Teaching issues perceived to be controversial in history

Estonian teachers’ epistemic cognition

Authors

DOI:

https://doi.org/10.11576/jsse-4450

Keywords:

epistemic cognition, history didactics, issues perceived to be controversial

Abstract

  • Issues perceived to be the most controversial were topics from the 20th century.
  • Teachers’ views on history are often not reflective; epistemic cognition is influenced by epistemic aims and is also topic specific.
  • It is important to concentrate on more complex epistemological interpretation schemata concerning history and learning and the connections between them in teacher training.

 

Purpose:  The purpose of this study was to discover topics in history education in Estonia that are perceived to be controversial, and to analyse how teachers’ epistemic cognition is reflected in the teaching of issues perceived to be controversial.

Design/methodology/approach: Qualitative research based on group and individual interviews with 12 teachers, plus data from lesson observations among 10 participants.

Findings: Issues perceived to be the most controversial are topics from the 20th century. The reflection of epistemic cognition in practice is a result of a complex interplay between knowledge and knowing related beliefs and processes.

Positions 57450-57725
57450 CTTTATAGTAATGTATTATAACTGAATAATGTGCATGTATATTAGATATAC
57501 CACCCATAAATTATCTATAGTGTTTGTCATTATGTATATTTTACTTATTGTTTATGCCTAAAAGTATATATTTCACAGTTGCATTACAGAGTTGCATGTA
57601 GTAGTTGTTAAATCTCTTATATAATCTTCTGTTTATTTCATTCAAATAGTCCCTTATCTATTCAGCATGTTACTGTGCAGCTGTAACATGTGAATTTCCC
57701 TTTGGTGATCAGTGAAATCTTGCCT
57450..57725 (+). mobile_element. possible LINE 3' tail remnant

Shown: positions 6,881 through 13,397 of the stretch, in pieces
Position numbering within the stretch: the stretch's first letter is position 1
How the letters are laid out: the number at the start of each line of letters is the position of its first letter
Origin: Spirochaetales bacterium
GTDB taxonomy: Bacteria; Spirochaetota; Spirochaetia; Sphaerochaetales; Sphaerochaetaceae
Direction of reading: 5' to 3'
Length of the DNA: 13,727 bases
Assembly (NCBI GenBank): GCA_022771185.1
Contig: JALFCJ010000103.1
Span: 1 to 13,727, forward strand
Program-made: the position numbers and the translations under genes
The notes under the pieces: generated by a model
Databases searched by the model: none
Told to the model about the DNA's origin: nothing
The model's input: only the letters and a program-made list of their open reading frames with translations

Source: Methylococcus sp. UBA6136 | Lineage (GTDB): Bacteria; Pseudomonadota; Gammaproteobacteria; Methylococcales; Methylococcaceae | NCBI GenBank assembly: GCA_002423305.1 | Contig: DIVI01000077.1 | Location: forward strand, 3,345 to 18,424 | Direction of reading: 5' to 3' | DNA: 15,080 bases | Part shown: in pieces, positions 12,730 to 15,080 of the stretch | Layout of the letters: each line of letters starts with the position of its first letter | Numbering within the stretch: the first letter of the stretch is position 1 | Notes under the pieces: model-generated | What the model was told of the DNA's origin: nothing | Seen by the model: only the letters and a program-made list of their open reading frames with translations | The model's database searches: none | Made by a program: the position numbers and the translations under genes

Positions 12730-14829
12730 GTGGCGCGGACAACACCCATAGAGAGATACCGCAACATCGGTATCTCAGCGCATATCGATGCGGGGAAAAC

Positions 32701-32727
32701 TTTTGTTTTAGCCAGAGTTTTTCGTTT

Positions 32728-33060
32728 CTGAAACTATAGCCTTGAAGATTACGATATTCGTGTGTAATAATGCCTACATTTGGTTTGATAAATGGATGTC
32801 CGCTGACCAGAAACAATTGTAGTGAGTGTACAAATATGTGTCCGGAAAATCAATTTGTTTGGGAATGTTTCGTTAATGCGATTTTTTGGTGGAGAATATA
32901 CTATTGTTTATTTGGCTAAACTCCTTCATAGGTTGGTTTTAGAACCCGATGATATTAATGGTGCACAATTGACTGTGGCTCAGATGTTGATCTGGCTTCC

Research limitations: The small number of participants (12). Developed categories must be considered with caution as exploratory findings

 

Author Biographies

Hanna-Liis Kaarlõp, University of Tallinn

Hanna-Liis Kaarlõp is a Phd student at the School of Educational Sciences and a junior lecturer at the School of Humanities at Tallinn University. Her main research interest is in history didactics and in teaching and learning controversial and sensitive topics.

Mare Oja, Tallinn University

Mare Oja, PhD, has worked as a lecturer in history and history didactics at the School of Humanities, University of Tallinn, since 2004, since 2021 researcher. Her research interests center on civics and history education: curriculum development, assessment, learning environment. Her recent research projects are multiperspectivity in history teaching, widening the scope of the learning environment and the current one is heritage in history education.

Katrin Poom-Valickis, Tallinn University

Katrin Poom-Valickis is a professor of Teacher Education at the School of Educational Sciences at Tallinn University. The main research interest is primarily focused on the teacher’s professional development, more precisely how to support future teachers’ learning and development during their studies and first years of work.

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Published

2022-03-17